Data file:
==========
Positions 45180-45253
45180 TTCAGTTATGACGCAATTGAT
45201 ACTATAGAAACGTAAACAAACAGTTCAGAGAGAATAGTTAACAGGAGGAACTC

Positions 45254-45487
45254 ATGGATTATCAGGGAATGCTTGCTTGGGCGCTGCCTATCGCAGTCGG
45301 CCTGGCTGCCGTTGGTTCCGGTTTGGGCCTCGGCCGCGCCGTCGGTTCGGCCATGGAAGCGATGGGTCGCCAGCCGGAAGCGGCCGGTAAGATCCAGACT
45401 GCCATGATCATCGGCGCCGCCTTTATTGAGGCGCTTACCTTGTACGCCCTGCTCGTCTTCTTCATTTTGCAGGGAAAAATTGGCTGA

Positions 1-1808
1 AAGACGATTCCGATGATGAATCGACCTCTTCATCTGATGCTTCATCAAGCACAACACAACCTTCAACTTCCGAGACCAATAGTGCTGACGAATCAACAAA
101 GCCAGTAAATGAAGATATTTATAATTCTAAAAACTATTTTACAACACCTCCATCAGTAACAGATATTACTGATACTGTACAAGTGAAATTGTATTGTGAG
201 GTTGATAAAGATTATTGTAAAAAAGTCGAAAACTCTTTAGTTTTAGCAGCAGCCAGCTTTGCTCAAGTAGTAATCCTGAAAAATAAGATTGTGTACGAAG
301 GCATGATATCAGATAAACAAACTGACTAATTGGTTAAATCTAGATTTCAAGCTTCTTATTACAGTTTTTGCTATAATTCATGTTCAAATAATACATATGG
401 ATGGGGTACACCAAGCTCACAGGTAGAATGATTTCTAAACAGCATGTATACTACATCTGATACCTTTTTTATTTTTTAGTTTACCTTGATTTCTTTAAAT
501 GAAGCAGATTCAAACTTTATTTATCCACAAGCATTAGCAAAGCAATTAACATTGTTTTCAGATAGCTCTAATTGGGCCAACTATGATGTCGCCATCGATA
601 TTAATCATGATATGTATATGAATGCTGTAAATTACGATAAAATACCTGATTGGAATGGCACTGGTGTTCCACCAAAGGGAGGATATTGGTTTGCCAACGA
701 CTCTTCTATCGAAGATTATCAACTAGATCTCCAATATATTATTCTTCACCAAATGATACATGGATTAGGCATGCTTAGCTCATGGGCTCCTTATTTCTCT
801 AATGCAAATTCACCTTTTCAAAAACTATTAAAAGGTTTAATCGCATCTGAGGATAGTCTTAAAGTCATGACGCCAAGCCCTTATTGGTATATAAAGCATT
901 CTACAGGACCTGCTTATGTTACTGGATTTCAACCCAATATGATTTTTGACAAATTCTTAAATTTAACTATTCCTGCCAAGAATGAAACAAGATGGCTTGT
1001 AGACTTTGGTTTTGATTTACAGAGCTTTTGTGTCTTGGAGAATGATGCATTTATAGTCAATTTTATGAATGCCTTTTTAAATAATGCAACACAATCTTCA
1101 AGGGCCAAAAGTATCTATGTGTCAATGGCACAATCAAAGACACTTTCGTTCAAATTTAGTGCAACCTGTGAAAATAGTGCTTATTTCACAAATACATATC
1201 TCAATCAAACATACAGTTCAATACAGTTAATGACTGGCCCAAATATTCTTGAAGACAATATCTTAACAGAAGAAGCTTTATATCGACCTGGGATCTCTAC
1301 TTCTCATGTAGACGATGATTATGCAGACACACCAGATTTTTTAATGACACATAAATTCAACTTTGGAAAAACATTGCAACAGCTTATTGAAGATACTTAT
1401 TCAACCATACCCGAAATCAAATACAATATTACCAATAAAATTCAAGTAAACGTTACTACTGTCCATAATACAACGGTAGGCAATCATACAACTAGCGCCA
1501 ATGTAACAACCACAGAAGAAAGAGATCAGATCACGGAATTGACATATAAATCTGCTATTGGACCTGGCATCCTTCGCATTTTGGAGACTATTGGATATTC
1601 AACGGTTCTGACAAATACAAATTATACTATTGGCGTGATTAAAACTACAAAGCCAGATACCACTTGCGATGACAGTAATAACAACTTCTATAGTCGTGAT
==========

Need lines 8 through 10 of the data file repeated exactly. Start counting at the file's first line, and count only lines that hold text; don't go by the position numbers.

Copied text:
Positions 1-1808
1 AAGACGATTCCGATGATGAATCGACCTCTTCATCTGATGCTTCATCAAGCACAACACAACCTTCAACTTCCGAGACCAATAGTGCTGACGAATCAACAAA
101 GCCAGTAAATGAAGATATTTATAATTCTAAAAACTATTTTACAACACCTCCATCAGTAACAGATATTACTGATACTGTACAAGTGAAATTGTATTGTGAG